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09 November 2006 @ 10:52 pm
Dragon Empresses and Tea  
For some reason I keep hearing a phantom kettle heating up. I don't know why! As I am sitting here, typing on the keyboard, somewhere behind me I can hear the sound of water beginning to bounce off the sides of a metal kettle just before the steam rushes out of the spout fast enough to trigger the whistling that signals the boiling point. Yet when I turn around, there is nothing behind me except my father at the kitchen table testing something on his laptop computer. It's very strange. I ought to ask my father if he hears it, but I'm not sure I could even describe the sound to him.

This morning I finished Imperial Woman by Pearl S. Buck. I enjoyed reading it, but I'm not sure I would recommend it to other people. The writing can be very dry at times, especially because Buck loves to focus on all the tiny details in a person's dress or building decorations. I enjoy that sort of obsessive attention to minutiae, but I know it would bore my boyfriend to tears. Tzu Hsi, the main character, is not a very likeable woman. She's cold, aloof, spoiled, and clearly thinks the world of herself. There has never been any as ambitious and power-hungry as she. Anchee Min's also written a fiction book about her called Empress Orchid; I'm going to try to get a copy of it off of BookMooch or Paperbackswap.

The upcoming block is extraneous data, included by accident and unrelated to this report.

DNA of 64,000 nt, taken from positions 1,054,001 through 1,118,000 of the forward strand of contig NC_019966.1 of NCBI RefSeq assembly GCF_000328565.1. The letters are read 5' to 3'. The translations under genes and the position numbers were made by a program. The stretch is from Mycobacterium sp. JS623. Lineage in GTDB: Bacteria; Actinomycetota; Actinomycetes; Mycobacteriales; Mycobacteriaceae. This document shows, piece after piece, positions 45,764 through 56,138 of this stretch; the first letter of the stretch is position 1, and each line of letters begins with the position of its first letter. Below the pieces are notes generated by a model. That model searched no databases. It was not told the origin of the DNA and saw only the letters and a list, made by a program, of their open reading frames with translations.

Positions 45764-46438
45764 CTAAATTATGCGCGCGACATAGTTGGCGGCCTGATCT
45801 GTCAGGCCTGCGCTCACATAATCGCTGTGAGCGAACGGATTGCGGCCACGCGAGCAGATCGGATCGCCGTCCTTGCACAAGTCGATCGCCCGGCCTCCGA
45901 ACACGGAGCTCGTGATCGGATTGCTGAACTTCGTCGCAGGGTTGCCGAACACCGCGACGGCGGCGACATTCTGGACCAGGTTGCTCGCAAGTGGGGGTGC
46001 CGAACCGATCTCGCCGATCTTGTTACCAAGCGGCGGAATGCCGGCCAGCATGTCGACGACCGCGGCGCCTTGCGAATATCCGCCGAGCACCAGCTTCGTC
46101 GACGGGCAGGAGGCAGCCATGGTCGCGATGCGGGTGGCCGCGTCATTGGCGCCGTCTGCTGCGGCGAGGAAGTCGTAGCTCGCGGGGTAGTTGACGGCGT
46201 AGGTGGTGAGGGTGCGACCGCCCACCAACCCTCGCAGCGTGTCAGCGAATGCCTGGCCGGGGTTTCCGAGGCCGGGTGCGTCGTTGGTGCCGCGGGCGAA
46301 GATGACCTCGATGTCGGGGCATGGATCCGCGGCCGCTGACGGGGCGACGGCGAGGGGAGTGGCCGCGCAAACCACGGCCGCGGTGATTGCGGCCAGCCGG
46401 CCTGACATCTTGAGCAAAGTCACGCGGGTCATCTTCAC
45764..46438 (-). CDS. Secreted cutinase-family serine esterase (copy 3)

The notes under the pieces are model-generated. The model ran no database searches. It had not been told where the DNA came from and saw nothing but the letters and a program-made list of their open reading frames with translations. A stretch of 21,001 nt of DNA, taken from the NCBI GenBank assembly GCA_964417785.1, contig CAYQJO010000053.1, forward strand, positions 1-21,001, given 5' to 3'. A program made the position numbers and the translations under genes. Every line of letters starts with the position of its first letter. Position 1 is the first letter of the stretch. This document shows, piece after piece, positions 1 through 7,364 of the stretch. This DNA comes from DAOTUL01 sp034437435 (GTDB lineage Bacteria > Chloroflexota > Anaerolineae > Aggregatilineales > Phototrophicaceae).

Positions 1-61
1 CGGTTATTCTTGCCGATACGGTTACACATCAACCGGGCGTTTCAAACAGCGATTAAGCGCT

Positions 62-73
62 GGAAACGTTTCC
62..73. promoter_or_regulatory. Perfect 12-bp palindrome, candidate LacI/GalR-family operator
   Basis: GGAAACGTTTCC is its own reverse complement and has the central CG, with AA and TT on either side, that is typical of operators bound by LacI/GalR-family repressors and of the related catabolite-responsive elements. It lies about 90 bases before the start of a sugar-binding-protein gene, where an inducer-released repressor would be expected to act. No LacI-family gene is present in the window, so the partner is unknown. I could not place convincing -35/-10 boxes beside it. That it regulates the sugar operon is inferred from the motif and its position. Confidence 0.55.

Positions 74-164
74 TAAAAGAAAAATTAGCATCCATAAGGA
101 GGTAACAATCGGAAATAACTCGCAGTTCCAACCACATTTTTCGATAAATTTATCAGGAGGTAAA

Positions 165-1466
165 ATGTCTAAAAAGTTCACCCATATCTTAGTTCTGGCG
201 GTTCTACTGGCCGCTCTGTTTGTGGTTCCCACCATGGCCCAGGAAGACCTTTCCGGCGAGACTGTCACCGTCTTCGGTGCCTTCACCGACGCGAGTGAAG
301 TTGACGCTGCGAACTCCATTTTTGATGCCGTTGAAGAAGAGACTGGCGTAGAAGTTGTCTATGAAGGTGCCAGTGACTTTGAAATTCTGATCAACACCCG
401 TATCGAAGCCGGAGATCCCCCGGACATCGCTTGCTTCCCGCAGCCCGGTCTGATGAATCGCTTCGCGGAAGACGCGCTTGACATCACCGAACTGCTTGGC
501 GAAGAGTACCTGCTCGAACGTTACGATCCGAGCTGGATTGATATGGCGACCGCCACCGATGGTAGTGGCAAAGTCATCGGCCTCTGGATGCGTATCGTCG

The phantom kettle stopped. I wonder what that sound was.
blackmage runs with daggers.ruien on November 10th, 2006 10:10 am (UTC)
The one thing i have to disagree with the article linked to Tzu Hsi, the foreign influence did not cause the ill sentiments towards the Manchurian; those have always been there. The Manchu were foreign conquerers of China, themselves.
Suzik00kaburra on November 10th, 2006 05:39 pm (UTC)
That was alluded to multiple times in the book - the Emperor and the princes were all very concerned about appearing powerful, because the Court was not Chinese and any display of weakness would lead to rebellion.